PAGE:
# How to Analyze Data from a Custom PCB Sensor Subsystem

January 17, 2019 by Mark Hughes## A quick walkthrough of how to analyze data from a custom precision sensor system.

Learn a method for analyzing data from a custom precision sensor system, translating sensor data into usable noise measurement information.

I recently designed a high-precision inclinometer subsystem that is so sensitive to environmental forces that it needed a custom housing on a granite slab to function correctly.

Throughout the design process, I have laid out my BOM, schematic, PCB layout, housing design, and firmware. I've also gone through a test and measurement phase to characterize the noise the board generates.

My final step in this process is to analyze the data that I can gather from my subsystem. This article looks at the data captured off of the board and shows how I chose to visualize the data.

*The finished custom PCB*

If you'd like to learn more about the rest of the project, please check out the links below:

- How to Design a Precise Inclinometer on a Custom PCB (full project overview)
- Schematic Design
- PCB Layout
- Firmware Design
- Noise Characterization

### Data Analysis

The LTC2380IDE-24, the successive approximation register (SAR) analog-to-digital converter (ADC) I chose to use in my design, has integrated data averaging that is easy to implement. Conversion results are held in internal memory and combined with previous results until an SPI transaction occurs.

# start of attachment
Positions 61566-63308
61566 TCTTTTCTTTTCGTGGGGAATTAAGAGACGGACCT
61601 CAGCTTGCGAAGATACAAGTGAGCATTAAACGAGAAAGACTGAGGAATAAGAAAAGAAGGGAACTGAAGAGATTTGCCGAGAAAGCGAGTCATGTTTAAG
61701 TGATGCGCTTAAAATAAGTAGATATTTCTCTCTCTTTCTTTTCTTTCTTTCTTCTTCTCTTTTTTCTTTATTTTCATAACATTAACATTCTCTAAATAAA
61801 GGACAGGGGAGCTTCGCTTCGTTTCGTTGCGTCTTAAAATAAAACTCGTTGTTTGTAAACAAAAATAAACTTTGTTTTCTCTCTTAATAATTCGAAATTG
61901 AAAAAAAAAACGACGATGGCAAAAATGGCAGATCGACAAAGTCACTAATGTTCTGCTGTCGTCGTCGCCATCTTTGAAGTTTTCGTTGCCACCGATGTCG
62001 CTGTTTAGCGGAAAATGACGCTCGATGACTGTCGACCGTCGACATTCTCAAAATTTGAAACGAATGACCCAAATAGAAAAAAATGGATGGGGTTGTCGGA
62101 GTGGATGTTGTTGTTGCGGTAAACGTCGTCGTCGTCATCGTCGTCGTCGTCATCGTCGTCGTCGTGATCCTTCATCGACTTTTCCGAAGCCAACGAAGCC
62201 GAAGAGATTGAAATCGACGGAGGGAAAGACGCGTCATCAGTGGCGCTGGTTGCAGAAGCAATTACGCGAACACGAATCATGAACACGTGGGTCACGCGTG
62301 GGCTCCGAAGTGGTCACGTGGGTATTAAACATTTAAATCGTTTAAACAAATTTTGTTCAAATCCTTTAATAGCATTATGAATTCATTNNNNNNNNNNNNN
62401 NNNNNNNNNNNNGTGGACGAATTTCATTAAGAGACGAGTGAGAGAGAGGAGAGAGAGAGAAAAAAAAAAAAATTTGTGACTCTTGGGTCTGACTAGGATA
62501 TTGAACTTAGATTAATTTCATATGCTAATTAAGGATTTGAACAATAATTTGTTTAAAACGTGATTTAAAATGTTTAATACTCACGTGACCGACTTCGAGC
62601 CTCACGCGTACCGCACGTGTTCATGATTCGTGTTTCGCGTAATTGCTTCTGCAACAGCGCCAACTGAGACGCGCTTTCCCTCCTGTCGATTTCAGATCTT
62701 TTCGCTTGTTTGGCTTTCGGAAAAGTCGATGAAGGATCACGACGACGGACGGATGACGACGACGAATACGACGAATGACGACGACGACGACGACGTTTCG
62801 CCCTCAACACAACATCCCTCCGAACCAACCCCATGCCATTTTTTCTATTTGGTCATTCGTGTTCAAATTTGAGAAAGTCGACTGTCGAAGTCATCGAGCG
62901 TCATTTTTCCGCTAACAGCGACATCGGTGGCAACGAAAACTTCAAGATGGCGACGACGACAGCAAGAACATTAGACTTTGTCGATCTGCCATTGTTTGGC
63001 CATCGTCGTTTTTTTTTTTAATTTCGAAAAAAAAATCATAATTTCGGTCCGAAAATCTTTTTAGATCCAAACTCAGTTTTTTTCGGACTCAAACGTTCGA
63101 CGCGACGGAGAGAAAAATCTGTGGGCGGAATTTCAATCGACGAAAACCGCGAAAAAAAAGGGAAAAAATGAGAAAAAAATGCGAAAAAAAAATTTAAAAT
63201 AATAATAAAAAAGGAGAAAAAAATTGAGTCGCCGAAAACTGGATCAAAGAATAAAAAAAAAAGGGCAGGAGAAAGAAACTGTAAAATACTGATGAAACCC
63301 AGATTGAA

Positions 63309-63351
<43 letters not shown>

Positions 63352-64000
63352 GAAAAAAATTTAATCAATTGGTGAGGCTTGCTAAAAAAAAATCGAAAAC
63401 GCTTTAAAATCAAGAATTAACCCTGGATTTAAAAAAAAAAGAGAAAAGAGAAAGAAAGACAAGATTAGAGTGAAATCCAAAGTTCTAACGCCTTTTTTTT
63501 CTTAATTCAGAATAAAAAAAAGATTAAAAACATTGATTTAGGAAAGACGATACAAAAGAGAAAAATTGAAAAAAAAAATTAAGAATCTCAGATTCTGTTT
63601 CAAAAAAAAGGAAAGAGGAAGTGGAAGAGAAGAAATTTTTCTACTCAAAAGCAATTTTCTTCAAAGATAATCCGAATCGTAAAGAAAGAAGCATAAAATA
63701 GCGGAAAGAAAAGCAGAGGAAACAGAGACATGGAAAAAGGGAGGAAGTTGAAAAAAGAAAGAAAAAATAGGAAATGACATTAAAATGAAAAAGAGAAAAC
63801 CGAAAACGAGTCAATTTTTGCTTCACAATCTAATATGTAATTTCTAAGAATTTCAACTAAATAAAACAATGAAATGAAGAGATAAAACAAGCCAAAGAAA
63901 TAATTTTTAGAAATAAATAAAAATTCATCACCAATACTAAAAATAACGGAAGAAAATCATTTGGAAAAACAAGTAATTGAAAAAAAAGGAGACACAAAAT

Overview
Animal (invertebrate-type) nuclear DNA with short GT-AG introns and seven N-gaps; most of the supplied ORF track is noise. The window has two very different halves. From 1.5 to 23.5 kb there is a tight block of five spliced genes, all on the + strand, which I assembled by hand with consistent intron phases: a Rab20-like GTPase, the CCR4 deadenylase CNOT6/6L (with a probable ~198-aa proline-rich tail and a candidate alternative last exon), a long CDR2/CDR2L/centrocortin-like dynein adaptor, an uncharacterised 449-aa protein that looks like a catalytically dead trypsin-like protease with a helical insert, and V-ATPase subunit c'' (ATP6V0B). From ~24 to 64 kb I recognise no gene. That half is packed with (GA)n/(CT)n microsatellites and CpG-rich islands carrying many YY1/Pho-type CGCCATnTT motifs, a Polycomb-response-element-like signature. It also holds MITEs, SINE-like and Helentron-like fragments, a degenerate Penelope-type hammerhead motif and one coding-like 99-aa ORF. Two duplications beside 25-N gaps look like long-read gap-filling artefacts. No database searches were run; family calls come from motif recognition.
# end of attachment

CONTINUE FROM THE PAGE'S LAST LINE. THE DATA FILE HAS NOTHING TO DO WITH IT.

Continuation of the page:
To average two results, toggle the CNV pin to logic high twice before reading the data out. To average 65,535 results, toggle the CNV pin 65,535 times before reading the data out.

The data the sensor produces is 40 bits long: 24 bits for the sensor reading and 16 bits to indicate how many samples were averaged (note that the count is indexed at 0—i.e., a value of 0 indicates that 1 sample was averaged, a value of 1 indicates that 2 samples were averaged, and so forth). If you look at the data file attached at the end of this document, you will notice that I added an additional 16 bits to the data to track the measurement number (these numbers were not used in the analysis).

I transferred the data off the PCB as sequences of ASCII ‘0’ and ‘1’ and processed it on the computer with Mathematica. The first 24 bits were converted to decimal notation and multiplied by a scale factor of $$\frac{15°}{2^{23}}%0$$. The next 16 bits were converted to a decimal number and appear in parentheses in the left side of the footer of each graphic below as the number of repeated measurements. Each trial consisted of 1023 samples, and each sample consisted of n averaged readings (1,2,4,8,...,32768).

All trials were performed consecutively in a single run with no significant pause between measurements.

Each trial is presented with the same set of graphics and calculations. Mean and standard deviation are calculated for the raw data and used to create a probability density function. Raw data is grouped in bins and also displayed in a histogram. A scatterplot shows the data points after processing through an n-tap moving average (FIR) filter. Finally, colored triangles are used to indicate the maximum, mean + standard deviation, mean, mean - standard deviation, and minimum data points at three different scales (100%, 1%, 0.01%).

We’ll first take a look at the data and then discuss the significance of the results.